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I have the following (real) matrix which I need to be positive semi-definite,

$P = \begin{bmatrix} P_1 & -\frac{1}{2}(P_1+P_2)\\-\frac{1}{2}(P_1+P_2) & P_2\end{bmatrix} \succeq 0$.

I think this is only the case when, $P_1 = P_2 \succeq 0$, but I couldn't find a way to prove this. I was therefore wondering if this is even the case and if so how to prove this.

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Indeed your claim is correct.

The characteristic polynomial of the matrix is:

$$\lambda^2-(P_1+P_2)\lambda-\frac{1}{4}(P_1-P_2)^2,$$ so that the eigenvalues are: $$ \lambda_\pm=\frac{P_1+P_2\pm\sqrt{2(P_1^2+P_2^2)}}{2}. $$ To ensure that both eigenvalues are non-negative it should hold: $$ P_1+P_2\ge0;\quad (P_1+P_2)^2\ge 2(P_1^2+P_2^2)\Rightarrow 0\ge (P_1-P_2)^2. $$ The last inequality can however hold only if $P_1=P_2$.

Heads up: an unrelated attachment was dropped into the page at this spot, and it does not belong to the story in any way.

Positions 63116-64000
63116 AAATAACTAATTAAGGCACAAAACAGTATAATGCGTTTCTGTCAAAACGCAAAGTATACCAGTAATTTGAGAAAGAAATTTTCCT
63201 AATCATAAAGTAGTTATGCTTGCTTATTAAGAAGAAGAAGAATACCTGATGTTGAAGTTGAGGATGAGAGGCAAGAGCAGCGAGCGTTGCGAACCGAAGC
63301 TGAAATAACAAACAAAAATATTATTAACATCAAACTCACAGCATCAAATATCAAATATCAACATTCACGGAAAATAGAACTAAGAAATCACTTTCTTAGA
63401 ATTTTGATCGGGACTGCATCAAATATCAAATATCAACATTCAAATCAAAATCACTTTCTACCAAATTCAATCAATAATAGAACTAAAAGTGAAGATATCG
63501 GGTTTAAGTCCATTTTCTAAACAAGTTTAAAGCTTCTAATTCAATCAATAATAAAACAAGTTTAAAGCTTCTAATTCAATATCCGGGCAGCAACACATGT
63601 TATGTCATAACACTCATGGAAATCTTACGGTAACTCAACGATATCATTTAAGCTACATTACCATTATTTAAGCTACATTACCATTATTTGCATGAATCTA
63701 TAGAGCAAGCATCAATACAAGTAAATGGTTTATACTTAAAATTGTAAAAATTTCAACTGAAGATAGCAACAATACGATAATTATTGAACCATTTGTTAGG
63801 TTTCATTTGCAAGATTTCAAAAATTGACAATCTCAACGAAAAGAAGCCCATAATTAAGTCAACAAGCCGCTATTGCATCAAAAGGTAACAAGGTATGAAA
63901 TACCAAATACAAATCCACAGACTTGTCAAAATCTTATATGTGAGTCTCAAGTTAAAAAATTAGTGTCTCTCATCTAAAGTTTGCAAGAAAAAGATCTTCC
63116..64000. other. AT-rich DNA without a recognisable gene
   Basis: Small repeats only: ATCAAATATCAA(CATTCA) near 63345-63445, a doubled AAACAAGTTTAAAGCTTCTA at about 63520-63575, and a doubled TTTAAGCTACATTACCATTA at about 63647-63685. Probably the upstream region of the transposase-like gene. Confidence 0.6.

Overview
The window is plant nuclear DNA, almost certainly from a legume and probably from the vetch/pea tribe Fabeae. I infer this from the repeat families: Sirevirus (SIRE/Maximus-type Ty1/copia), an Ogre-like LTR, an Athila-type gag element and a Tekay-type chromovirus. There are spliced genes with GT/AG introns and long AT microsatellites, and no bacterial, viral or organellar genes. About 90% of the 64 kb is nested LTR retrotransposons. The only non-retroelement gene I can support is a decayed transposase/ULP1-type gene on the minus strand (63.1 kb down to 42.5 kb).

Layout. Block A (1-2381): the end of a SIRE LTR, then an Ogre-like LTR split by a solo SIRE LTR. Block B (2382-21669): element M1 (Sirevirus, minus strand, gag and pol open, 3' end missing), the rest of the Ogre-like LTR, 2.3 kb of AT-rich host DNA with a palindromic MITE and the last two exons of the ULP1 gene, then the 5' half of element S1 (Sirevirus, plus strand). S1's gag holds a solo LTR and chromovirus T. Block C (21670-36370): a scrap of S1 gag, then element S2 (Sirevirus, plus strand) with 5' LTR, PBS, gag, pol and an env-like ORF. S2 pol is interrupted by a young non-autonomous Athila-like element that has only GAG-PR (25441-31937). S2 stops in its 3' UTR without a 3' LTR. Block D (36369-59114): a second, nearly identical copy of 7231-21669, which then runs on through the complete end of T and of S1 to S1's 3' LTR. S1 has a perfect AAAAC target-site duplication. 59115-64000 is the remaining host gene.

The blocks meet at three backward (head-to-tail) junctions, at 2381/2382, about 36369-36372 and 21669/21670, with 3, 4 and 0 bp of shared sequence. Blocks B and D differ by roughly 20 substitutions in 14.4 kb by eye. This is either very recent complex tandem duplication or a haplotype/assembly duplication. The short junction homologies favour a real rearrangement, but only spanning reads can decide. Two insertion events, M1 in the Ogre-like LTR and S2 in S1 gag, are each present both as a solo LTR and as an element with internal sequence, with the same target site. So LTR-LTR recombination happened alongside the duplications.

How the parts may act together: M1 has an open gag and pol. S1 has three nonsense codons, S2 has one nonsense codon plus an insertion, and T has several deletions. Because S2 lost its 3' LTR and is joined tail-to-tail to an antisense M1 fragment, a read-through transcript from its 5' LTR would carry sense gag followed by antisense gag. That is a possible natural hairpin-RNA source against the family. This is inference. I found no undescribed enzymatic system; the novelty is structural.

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  • $\begingroup$ I forgot to mention that P1 and P2 are symmetric matrices of an arbitrary size, so not necessarily scalar. Will it still hold in that case? $\endgroup$ – Patbott Apr 13 '18 at 8:35
  • $\begingroup$ @Patbott 0f course the proof is valid only for numbers, not for matrices. You should reformulate the question. Probably the best way is to write a new one. $\endgroup$ – user Apr 13 '18 at 8:59

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